Beware the British government's direct rule by stealth - Brian Feeney
ON February 5 2010 the British and Irish governments published the Hillsborough Agreement reached with the Stormont parties. It covered the establishment of the Department of Justice, parades, and unfinished business from the St Andrews Agreement of 2006.
Brian Cowen and Gordon Brown had spent a couple of days arm-twisting the divided DUP into the deal after years of stone-walling. Most of it was delivered quickly. The parts that weren’t fell after the British general election in May 2010 which ushered in 13 years of Conservative back-pedalling on the Good Friday Agreement.
Fast forward 10 years to 2020, to the last genuine attempt by the two governments to broker a deal to jump-start Stormont. That quickly turned out to be the New Decade, Same Approach con job because its British author, Julian Smith, was sacked within a month.
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Johnson’s government had no intention of complying with the deal and indeed Smith’s successor, Brandon “I will break international law” Lewis, ratted on it within six weeks. Ditching the Stormont House agreement on legacy, agreed with the Irish government in January 2020, was par for the course.
Smith had gone against the prevailing view in the Conservative government which had swerved increasingly English nativist since Brexit. British sovereignty was paramount, international agreements infringed that sovereignty and need not be honoured.
The Good Friday Agreement was one of those. Theresa May’s government had been side-lining the GFA since 2017 by not holding regular British-Irish Intergovernmental Conference meetings or, if they did meet, giving the Irish a frosty, uncooperative reception. Unilateral action by the British reached preposterous levels under Johnson’s Brexit negotiator David Frost.
Part and parcel of this obsession with parliamentary sovereignty was (and is) hostility to devolution settlements agreed by Labour in the 1990s including the GFA. What that has meant in practice is by-passing devolved administrations, whether the Scottish parliament or Stormont.
Thus we’ve had, particularly since 2020, a newly assertive NIO opening a superfluous office in Belfast. Brandon Lewis filmed a ridiculous video in 2020 celebrating 50 years of the NIO. Not many viewed it. The UK government set up an office of the Department of Housing, Communities & Local Government in April 2021 which the then Stormont minister said “dismantles devolution”. Now revamped as the Department for Levelling Up, Housing & Communities, it allocates levelling up money without reference to Stormont.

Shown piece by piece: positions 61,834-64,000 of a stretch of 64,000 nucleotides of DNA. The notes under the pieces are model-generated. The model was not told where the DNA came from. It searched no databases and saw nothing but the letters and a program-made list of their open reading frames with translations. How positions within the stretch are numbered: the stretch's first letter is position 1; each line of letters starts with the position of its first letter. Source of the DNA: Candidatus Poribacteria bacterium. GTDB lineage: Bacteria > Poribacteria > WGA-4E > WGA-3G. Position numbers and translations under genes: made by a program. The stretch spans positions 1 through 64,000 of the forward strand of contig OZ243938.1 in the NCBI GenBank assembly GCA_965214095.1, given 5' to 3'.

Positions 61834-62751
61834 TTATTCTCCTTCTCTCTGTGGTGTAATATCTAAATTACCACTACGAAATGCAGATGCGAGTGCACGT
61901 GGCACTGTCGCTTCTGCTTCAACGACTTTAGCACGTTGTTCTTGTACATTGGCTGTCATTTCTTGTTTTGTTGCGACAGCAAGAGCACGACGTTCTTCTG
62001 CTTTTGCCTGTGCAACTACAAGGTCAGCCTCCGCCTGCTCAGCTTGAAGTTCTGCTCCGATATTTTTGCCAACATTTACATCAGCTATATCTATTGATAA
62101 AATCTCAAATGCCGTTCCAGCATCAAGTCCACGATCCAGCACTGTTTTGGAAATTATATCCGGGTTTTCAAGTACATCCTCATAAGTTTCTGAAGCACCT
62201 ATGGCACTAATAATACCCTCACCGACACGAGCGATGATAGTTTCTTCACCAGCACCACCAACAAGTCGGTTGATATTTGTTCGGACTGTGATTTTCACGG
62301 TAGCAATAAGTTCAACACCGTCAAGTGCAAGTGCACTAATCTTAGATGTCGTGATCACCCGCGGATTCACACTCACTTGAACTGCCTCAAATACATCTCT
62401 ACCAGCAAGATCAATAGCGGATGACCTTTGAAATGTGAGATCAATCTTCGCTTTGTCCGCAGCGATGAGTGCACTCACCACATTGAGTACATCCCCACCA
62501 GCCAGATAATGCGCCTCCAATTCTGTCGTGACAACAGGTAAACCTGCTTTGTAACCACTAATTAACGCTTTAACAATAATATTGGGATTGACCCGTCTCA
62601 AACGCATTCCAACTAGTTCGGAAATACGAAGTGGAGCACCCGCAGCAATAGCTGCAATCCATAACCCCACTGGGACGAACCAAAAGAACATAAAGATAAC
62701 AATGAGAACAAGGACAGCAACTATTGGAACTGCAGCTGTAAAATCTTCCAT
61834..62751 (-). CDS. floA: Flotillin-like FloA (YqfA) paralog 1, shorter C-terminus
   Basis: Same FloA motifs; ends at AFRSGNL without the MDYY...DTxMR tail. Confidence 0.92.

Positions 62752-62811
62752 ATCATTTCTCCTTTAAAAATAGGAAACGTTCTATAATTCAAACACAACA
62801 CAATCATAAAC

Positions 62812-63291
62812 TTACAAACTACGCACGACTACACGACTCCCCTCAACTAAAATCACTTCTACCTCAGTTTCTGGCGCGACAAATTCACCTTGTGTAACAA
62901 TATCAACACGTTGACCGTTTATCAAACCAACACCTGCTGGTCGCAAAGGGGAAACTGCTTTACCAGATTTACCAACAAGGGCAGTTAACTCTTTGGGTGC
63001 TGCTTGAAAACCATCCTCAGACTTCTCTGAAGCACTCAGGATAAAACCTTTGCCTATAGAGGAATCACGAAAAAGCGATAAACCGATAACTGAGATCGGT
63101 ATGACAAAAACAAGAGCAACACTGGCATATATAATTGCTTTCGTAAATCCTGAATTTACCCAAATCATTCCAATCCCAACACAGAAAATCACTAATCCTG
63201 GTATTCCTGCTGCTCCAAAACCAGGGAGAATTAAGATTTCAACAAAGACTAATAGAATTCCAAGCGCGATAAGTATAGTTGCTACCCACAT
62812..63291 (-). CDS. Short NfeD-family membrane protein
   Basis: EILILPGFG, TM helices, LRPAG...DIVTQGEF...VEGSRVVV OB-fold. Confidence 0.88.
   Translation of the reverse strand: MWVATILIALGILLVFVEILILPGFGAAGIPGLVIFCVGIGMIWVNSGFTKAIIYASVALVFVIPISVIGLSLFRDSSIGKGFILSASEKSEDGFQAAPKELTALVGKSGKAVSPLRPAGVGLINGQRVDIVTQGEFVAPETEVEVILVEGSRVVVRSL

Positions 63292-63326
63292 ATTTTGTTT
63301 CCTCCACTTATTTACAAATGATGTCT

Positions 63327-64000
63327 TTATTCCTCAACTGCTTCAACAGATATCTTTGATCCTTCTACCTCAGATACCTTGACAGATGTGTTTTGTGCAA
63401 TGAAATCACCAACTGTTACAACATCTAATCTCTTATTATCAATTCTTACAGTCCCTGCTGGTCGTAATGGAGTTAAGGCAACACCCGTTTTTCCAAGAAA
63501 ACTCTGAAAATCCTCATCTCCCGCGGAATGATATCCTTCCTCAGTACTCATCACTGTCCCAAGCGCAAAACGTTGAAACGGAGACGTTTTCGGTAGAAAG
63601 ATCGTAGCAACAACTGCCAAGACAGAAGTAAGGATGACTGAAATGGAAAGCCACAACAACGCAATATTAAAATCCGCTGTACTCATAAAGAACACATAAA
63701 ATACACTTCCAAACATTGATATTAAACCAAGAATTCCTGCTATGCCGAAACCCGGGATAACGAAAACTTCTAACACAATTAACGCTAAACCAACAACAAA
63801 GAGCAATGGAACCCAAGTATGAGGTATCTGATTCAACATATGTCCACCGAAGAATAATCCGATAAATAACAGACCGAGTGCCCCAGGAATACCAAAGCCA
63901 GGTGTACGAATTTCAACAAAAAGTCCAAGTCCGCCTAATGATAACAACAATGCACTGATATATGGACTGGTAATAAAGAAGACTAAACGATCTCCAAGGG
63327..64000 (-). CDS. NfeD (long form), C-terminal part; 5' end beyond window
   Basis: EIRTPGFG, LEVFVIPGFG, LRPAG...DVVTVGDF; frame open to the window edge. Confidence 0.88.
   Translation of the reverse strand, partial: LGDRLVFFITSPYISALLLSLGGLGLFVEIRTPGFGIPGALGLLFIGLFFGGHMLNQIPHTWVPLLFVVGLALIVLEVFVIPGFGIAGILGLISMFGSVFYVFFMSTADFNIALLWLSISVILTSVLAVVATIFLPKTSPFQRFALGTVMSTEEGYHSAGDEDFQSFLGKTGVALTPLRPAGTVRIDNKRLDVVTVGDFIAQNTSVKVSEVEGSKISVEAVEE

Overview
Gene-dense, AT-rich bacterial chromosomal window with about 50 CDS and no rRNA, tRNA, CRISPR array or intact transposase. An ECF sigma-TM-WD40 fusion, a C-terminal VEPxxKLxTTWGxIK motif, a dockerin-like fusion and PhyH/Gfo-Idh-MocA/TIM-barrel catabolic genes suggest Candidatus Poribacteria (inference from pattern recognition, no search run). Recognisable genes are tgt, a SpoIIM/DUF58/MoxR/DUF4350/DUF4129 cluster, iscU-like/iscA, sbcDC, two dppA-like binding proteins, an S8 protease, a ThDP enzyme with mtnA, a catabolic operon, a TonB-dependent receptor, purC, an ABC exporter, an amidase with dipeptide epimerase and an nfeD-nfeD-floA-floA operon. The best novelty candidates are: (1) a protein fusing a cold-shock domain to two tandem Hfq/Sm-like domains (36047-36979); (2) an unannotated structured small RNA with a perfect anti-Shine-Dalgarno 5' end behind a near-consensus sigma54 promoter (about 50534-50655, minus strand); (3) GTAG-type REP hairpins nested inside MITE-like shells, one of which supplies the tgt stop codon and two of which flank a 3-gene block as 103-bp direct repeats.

Lest you forget, the huge civil service apparatus at Stormont is but a twig on the branch of government that is the London-based NIO. The NIO permanent secretary (you probably don’t know her name) is the person who has the final say about here. When the proconsul goes to the head of the civil service here and tells her to start searching for ways to raise revenue, he will first have consulted the NIO.
As he takes on more and more powers unilaterally without consulting the silent, supine Irish government, make no mistake, this is creeping direct rule by stealth. It began before Stormont collapsed and is becoming pervasive.
The latest move is to order the Department of Health to open consultation on free hospital car parking. Now you might have views for or against, but it’s a policy unanimously passed by the Stormont assembly. Have no doubt the proconsul intends to overrule it.
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Now, introducing new measures is one thing, but overruling measures democratically passed by the assembly is quite another dimension. The same applies to hints about introducing prescription charges, abolishing free transport, both policies introduced at Stormont. Recently the proconsul has floated plans to lift the cap on the rateable value of houses, thereby raising rates dramatically.
Bear in mind that the guy doing this represents no one here. Nor does the rotten, failing government he’s a member of. At least the secretary of state for Scotland is a Scottish MP. There’s another hallowed principle involved here. No taxation without representation.